- Members collect statistical data from growers, suppliers, manufacturers.
- The members conduct market studies to improve market conditions for rubber products. They also assist in the export of rubber from India.
- Members work to improve the conditions of workers engaged in the rubber industry. They propose measures to the Central Government to provide better amenities and working conditions to the labour and other workers engaged in growing, processing, manufacturing and trading rubber.
- The board members are also responsible for advising the Central Government on matters concerning the rubber industry and its development.
- They also advise the Government on participating in International conferences and summits on the development of the rubber industry.
- The members are required to submit periodic reports of their work to the Central Government.
- The Board can import rubber from outside India and purchase it from the domestic market for sale at a fixed price.
- The Board conducts research for expanding rubber cultivation outside traditional rubber-growing states.
Penalty and Punishment for Non-Compliance
A person is liable for punishment under the Act in case of the following:
- Persons contravened with any provision of the Act, except Sections 11 and 13.
- Persons making a false statement in a report to be furnished by him.
- Persons obstructing any officer of the Board in the discharge of his duty.
- Persons failing to furnish any account book or record when they are required to do so.
Such a person could be punished with a year of imprisonment, a fine of up to Rs 1000, or both.
The Rubber Act has resulted in the development of a robust and resilient rubber industry. In India, the rubber industry has an annual turnover of Rs 12000 cr. India is one of the largest exporters of natural rubber. This industry is highly profitable because of the combined efforts of growers, traders, manufacturers, the Rubber Board, and the Government. The Board is stringent in ensuring full compliance with the Act.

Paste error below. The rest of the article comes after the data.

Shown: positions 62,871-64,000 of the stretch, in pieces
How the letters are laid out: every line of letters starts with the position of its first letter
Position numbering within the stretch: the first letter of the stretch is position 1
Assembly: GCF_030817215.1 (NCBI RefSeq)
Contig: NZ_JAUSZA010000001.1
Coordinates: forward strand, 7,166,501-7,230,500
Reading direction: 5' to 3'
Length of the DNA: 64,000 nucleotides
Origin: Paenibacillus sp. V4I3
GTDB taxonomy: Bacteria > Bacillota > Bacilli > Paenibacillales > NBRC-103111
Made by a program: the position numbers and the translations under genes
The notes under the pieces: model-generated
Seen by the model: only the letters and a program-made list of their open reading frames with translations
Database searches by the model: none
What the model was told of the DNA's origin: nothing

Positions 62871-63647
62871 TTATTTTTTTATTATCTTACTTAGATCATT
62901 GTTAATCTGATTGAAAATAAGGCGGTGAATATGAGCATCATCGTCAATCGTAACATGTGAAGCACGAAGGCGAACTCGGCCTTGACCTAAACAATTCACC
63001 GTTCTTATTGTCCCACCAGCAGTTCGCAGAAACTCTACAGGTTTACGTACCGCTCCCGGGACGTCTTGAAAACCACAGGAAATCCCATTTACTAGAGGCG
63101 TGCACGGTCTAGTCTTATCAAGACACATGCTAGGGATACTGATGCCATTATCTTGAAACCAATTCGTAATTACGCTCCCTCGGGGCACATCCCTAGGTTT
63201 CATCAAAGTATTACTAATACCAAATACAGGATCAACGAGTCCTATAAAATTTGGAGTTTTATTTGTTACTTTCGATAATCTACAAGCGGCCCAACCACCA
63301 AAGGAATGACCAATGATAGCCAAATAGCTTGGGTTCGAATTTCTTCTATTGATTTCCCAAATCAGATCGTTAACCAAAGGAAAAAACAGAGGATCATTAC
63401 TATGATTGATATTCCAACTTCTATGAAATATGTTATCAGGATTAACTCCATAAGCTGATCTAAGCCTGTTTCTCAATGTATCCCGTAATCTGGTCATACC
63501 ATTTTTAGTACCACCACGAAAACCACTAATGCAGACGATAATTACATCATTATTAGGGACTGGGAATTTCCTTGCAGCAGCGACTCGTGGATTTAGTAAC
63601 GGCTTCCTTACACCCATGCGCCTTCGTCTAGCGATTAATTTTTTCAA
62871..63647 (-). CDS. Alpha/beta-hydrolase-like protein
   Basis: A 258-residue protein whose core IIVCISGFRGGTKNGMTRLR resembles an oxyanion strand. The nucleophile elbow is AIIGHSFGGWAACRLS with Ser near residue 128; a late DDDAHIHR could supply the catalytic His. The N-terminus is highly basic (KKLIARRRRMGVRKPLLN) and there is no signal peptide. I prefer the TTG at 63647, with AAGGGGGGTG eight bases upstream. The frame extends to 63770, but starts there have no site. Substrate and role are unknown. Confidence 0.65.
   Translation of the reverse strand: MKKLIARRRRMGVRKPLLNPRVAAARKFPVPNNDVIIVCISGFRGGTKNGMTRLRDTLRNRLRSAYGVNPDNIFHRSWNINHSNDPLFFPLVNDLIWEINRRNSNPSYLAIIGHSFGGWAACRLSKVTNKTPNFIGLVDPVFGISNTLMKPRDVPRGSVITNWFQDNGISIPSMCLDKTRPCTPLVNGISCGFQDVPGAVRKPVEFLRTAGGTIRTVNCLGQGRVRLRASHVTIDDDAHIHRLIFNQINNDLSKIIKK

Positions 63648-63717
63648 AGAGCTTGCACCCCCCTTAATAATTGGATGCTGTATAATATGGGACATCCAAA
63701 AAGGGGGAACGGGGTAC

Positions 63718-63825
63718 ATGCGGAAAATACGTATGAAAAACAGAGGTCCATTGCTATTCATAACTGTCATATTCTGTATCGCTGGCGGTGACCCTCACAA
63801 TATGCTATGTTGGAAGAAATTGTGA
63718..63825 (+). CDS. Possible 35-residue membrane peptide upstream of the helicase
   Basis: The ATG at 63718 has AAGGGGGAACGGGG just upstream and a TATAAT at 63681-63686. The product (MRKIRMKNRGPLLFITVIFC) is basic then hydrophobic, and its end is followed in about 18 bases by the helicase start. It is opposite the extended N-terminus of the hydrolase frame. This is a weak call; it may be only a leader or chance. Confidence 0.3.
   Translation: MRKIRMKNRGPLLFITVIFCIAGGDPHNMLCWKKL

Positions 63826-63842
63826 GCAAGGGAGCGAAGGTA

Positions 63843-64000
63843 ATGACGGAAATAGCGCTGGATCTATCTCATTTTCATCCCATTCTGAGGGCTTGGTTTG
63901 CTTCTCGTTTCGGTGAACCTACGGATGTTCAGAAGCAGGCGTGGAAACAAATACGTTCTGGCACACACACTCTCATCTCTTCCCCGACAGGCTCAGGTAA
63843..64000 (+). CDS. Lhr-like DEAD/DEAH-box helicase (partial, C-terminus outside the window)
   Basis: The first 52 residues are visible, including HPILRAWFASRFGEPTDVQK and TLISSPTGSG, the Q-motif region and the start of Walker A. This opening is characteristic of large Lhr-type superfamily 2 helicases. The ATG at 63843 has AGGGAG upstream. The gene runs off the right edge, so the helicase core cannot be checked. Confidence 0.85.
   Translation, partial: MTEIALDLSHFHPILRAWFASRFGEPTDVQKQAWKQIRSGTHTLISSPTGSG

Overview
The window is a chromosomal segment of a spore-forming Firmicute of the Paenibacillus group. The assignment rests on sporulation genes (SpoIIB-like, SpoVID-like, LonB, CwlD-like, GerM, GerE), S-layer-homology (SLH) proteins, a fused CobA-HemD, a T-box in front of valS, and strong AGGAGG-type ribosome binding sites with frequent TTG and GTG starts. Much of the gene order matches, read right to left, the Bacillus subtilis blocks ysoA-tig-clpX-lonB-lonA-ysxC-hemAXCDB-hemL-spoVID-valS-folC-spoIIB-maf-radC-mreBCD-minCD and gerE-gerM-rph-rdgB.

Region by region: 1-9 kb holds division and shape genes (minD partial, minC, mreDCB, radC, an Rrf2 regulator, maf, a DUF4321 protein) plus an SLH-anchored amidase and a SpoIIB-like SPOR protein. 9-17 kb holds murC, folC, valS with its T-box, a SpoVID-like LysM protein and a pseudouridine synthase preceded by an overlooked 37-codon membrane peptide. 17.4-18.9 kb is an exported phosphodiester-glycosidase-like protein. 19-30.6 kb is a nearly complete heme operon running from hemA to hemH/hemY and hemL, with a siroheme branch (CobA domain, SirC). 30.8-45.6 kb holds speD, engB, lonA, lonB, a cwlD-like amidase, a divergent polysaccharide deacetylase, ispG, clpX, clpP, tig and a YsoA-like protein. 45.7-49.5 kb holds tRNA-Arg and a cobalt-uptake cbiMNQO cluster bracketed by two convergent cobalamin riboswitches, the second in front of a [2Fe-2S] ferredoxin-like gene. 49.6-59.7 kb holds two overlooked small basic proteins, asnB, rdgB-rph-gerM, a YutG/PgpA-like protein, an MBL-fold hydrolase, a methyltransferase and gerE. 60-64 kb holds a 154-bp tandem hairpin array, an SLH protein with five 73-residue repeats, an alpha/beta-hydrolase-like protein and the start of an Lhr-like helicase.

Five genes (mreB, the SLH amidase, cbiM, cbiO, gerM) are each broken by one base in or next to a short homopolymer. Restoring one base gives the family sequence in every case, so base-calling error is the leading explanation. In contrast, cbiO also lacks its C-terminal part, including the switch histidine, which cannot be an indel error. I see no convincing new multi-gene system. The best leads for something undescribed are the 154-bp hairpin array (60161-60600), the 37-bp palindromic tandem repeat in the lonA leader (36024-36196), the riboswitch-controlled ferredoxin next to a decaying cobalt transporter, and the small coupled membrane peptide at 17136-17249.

The Act also ensures the representation of the rubber producer states on the Board and considers the interest of the growers, manufacturers, and labourers engaged in the rubber industry.
However, the Act should be amended to meet the demands of today’s dynamic market. Simplifying the registration and licensing procedure is crucial to make them more convenient for growers and traders. Better implementation of the penal provisions can curb violations of the Act.
FAQs on the Rubber Act
Under which Ministry does the Rubber Board function?
The Rubber Board functions under the aegis of the Ministry of Commerce and Industry, Government of India.
What are the licensing requirements under the Act?
As per the provisions of the Act, a person has to acquire either a general or special licence from the Board to plant and replant rubber, sell or dispose of rubber and possess rubber. The owner of a rubber estate is also required to obtain a licence.
What is the jurisdiction of the court under the Act?
As per section 27A of the Act, no court below the court of Judicial Magistrate First Class or Chief Metropolitan Magistrate can punish an offender under the Act.
What are the penalties under the Act?
Under Section 26 of the Act, a person violating any provision of this Act, furnishing any false information or obstructing any authorised officer of the Board can be imprisoned for up to 1 year or a fine of not more than Rs 1000 or both.